WVU PRT

PRT2

Most of our time was spent in the Morgantown area. Whether you have ties to WVU or not, you just gotta check out this university. It’s absolutely gorgeous!! And if you haven’t seen their PRT (Personal Rapid Transit) system it’s the most fun, and unique transit system aside from Disneyland, we’ve ever seen. The first of its kind, and greenlit in the early 1970s as a federally funded transportation pilot project, the Morgantown PRT was designed by Boeing and cost $120 million to construct. In continual usage since 1975, the system consists of a fleet of 71 automated, rubber-wheeled vehicles operating on an 8.7-mile long network of elevated guideways. It features a number of inventive features, including a heating system that pumps chemicals and warm water onto the tracks to clear them of snow in the winter. Unlike similar transit systems, travelers on the Morgantown PRT can travel directly to their final destination, without additional stops along the way. We love going to visit and seeing the PRT running all over the place. 

Favorite Waterfalls

If you follow our blogs, you know waterfalls are my favorite! Aside from the beautiful waterfall at Blackwater Falls State Park (see below), check out Cascade on Glade Creek in Babcock State Park.

Henry Clay Iron Furnace

Furnace1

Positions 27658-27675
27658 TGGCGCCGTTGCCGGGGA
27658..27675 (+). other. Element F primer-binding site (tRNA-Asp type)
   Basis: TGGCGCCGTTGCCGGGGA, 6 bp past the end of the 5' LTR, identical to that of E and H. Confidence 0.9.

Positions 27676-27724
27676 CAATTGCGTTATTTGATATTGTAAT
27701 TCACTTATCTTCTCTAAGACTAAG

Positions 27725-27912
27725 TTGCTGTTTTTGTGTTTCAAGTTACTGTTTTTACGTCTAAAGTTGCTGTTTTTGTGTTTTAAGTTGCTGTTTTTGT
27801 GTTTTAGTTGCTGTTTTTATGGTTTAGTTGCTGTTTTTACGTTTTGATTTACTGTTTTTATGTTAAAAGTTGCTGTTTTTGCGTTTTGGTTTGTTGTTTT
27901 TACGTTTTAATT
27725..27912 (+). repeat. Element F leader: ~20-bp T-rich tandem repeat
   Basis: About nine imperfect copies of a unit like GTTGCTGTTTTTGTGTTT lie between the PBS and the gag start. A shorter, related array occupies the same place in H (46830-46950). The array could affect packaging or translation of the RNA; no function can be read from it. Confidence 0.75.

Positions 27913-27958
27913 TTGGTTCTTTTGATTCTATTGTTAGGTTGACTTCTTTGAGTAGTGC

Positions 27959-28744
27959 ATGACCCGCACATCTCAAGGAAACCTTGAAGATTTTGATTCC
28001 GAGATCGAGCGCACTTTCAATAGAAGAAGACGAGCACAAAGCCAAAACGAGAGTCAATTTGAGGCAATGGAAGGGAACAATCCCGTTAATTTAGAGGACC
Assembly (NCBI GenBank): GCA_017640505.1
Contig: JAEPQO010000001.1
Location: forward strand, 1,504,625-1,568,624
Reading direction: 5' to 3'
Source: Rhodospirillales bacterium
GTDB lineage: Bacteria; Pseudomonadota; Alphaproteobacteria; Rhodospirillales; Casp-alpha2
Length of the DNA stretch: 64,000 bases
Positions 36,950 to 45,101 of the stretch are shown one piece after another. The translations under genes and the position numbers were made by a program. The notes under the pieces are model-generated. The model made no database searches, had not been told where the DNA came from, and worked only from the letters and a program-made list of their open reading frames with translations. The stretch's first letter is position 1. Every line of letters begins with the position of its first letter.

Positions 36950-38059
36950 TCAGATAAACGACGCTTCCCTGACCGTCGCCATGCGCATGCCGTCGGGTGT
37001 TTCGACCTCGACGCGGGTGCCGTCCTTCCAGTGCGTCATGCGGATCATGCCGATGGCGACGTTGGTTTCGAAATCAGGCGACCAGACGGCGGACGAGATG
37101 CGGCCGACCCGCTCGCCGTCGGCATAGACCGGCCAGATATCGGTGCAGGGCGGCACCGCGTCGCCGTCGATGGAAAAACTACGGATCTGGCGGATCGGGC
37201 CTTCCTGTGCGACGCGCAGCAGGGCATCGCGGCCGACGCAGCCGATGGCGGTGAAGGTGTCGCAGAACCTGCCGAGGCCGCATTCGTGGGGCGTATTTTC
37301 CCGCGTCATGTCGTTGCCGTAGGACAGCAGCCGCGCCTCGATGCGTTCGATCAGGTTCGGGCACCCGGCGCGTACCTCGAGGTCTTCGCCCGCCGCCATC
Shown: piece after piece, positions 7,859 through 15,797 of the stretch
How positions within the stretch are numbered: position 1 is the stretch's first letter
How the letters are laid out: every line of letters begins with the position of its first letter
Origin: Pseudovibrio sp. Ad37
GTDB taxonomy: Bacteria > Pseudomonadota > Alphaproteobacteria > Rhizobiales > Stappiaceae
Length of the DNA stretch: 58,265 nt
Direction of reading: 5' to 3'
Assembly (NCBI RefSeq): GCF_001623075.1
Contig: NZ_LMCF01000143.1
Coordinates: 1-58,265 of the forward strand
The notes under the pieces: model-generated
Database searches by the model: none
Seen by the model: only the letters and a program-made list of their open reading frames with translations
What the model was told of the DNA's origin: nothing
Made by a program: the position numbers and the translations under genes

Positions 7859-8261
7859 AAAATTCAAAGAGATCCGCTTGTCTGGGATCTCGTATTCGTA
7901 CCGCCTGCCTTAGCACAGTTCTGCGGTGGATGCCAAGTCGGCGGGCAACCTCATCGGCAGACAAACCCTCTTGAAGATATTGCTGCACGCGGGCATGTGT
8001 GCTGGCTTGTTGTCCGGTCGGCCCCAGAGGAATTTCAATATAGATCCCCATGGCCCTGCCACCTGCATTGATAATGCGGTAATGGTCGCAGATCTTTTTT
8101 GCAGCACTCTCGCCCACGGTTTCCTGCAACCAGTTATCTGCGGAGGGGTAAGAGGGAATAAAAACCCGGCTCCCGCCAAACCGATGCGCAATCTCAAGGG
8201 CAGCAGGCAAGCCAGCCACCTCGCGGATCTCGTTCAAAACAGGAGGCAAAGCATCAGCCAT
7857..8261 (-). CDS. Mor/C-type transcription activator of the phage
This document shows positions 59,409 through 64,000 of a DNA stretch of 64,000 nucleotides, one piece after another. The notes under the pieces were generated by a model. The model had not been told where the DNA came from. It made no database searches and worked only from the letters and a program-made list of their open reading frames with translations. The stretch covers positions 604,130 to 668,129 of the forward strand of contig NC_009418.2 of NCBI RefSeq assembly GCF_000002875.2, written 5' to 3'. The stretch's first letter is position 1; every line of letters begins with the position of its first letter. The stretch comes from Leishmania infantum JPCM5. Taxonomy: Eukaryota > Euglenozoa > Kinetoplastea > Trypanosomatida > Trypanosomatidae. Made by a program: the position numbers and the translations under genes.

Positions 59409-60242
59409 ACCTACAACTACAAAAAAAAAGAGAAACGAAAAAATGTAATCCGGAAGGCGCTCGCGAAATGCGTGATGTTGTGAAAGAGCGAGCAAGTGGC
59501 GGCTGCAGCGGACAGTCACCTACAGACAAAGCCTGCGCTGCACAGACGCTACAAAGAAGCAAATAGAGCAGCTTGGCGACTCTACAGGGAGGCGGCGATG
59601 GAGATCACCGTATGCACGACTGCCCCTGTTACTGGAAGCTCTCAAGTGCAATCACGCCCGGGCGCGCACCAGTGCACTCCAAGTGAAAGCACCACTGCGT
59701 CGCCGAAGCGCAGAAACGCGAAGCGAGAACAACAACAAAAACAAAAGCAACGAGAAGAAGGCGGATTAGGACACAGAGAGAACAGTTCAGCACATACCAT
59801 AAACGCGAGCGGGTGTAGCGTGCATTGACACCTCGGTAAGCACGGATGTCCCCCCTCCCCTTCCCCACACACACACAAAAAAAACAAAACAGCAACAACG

Furnace2

Justin and I like to hike, and last year we hiked to the Henry Clay Iron Furnace. It’s an easy hike, and really a neat part of history. (Yes, Justin likes to investigate inside things like this) These furnaces processed ore into raw pig iron that was necessary to drive the industrial revolution and the growing appetite for steel and ironworks that came with it. Iron furnaces were especially prevalent throughout central and western Pennsylvania and northern West Virginia (Virginia at the time).  It’s about a 3/4 of a mile hike from Coopers Rock.

Coopers Rock

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Speaking of Cooper’s Rock! WOW! It’s all about the views! Located 13 miles from Morgantown, a few minutes off Interstate 68, the forest has many overlooks of the canyon section of the Cheat River that offer breathtaking views in any season. I think we’ve been there every single time we’ve visited our daughter. And every single time we’ve seen something new. One year we hiked in pouring down rain just to be able to complete one of the many magnificent hikes there. I’ll bet there are 7-10 different hiking trails at Coopers Rock, and each one shows you something different. The overlook area is just a super short walk from the parking lot. So if you aren’t into hiking, make sure you at least take the paved path to the overlook. It’s breathtaking! If you love Geocaching, there are quite a lot at Coopers Rock. Don’t know what Geocaching is? Check out our blog here and you’ll be hooked! It’s free fun for big kids and young kids!